The fun starts at 8PM EST here on Eye on Basketball.


 
Posted on: May 17, 2011 4:37 pm
Edited on: May 17, 2011 4:39 pm
 

Stevenson to guard Westbrook, Marion on Durant

Posted by Royce Young

For all the talk there has been about Russell Westbrook, he certainly makes opponents adjust. Last playoffs, Kobe Bryant took over the duty of checking Westbrook from Derek Fisher. This playoff season, the Nuggets attempted to use a few different defenders on Westbrook and the Grizzlies switched O.J. Mayo to him.

And the Mavericks, will continue the trend.

Via ESPN Dallas, shooting guard DeShawn Stevenson will get the starting defensive assignment on Westbrook over point guard Jaosn Kidd. And as expected, Shawn Marion will start on Kevin Durant.

A lot has been made about Kidd's age and the fact Westbrook is extremely fast and athletic, so Rick Carlisle is just going to move Kidd over. It's something the Mavs have done with Kidd a lot this season. They try to sort of hide Kidd on a shooting guard who most times isn't as speedy as a point man. I say "hide" but for instance, Kidd guarded Kobe in the Laker series just because it was a solid matchup.

The Grizzlies made the adjustment to put Mike Conley on Thabo Sefolosha and Mayo in the starting five on Westbrook in the second half of Game 4. Since that happened, the Thunder were a +49 with sixth man James Harden on the floor and a -23 with Sefolosha on the floor. Obviously, the Mavs are hoping to cash in on a similar result.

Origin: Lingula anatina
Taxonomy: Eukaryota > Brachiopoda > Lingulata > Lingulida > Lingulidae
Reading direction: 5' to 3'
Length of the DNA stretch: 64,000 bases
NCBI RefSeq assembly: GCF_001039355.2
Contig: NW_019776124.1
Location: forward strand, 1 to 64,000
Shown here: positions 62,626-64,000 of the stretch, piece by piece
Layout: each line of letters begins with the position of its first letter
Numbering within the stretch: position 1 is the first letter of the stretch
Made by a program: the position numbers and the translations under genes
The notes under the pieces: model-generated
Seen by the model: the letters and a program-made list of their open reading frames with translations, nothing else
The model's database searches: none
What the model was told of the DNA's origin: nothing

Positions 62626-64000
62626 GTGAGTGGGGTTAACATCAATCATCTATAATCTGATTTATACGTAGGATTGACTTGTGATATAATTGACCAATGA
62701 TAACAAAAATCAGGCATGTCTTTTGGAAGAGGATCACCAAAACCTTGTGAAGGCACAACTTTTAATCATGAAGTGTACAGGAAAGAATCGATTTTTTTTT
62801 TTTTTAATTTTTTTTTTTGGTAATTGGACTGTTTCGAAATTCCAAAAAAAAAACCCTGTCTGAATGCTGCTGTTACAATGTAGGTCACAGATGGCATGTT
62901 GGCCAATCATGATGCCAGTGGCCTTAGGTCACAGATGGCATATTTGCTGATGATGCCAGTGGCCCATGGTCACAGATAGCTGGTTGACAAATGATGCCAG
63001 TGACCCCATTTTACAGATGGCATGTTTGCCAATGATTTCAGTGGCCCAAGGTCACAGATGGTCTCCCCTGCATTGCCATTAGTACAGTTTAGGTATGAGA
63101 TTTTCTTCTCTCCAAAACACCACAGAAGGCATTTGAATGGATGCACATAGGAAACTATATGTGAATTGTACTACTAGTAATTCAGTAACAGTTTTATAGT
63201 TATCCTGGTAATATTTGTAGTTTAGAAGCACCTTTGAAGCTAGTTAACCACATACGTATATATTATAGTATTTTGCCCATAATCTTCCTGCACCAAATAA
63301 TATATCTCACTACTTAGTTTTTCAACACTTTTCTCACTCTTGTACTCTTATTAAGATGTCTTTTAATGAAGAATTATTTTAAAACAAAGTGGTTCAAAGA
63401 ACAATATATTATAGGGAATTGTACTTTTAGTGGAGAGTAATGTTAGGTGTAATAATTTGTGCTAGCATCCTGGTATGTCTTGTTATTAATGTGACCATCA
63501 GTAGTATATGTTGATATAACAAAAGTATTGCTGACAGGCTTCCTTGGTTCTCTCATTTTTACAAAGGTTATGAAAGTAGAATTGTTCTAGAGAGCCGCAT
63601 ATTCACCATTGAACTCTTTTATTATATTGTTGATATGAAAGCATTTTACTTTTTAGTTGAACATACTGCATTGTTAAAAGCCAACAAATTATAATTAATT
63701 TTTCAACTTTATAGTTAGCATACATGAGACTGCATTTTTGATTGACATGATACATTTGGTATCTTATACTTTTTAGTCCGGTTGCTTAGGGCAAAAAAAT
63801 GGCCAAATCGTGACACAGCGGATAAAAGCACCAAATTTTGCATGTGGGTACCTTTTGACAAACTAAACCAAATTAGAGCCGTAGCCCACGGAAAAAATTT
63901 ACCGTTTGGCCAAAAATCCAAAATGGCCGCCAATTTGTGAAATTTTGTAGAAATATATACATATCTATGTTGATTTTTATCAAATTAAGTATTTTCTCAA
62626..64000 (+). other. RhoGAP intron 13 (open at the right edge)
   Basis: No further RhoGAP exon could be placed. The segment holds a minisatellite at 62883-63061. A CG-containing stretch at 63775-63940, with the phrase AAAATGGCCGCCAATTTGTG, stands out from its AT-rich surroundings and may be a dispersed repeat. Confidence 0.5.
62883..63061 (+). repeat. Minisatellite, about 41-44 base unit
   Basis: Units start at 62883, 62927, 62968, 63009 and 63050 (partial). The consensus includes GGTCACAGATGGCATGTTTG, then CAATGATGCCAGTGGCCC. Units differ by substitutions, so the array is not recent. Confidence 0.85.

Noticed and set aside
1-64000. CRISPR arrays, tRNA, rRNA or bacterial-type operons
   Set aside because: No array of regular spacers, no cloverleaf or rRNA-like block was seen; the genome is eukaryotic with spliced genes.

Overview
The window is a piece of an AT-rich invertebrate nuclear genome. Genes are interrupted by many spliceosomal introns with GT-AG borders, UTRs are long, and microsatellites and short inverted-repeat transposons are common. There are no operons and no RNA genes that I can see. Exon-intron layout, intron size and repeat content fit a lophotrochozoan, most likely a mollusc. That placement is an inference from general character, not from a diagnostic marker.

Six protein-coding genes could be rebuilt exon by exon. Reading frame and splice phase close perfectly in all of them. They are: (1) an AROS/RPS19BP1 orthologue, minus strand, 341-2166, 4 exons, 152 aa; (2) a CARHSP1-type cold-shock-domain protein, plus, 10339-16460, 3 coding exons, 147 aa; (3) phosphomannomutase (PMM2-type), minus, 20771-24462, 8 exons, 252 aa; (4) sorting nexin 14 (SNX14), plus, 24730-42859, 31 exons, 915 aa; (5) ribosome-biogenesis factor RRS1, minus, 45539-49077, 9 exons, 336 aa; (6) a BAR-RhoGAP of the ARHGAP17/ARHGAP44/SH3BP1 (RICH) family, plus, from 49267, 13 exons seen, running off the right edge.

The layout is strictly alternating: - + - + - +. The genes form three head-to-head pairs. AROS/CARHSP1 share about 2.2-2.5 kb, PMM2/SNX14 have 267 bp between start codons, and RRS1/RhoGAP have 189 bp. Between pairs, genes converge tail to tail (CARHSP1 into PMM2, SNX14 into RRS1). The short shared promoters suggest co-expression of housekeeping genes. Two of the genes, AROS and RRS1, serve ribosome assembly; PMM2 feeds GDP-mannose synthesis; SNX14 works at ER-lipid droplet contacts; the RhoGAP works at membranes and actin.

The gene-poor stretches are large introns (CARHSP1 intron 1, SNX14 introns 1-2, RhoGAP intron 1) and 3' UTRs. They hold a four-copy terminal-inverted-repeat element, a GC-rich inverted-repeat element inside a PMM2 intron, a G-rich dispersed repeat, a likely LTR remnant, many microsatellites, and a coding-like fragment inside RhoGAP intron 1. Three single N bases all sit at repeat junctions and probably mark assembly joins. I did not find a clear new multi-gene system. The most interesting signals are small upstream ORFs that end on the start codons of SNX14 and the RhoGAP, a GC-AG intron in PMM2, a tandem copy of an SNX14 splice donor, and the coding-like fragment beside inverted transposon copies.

Which is why Harden is so important to the Thunder and why a lot of OKC fans have been calling for Harden to start. It won't happen as Scott Brooks is extremely stubborn on keeping consistency with his lineups and rotations. But bringing Harden in forces the Mavs to re-adjust. The difference in this series from the Grizzly one is that Jason Terry is a similar bench player for Dallas. The question is, once Terry comes in, who guards Westbrook then? Is it Kidd, or Terry?

This series will likely be heavy on the coaching chess match between Carlisle and Brooks. The Thunder can go small with Durant at the 4, but will they? And if they do, how does Dallas match it? There are about 50 of these questions to be asked here.

What's obvious is that Dallas is concerned with Westbrook's size and speed and wants to use a bigger, more athletic guard on him. Marion on the other hand didn't guard Durant all that much during the regular season (according to Synergy Sports, Marion defended Durant on only nine of the 48 shot attempts KD took in half-court sets). I would think Corey Brewer could be dusted off to guard Durant some, but Carlisle seems hesitant to sacrafice offense for defense.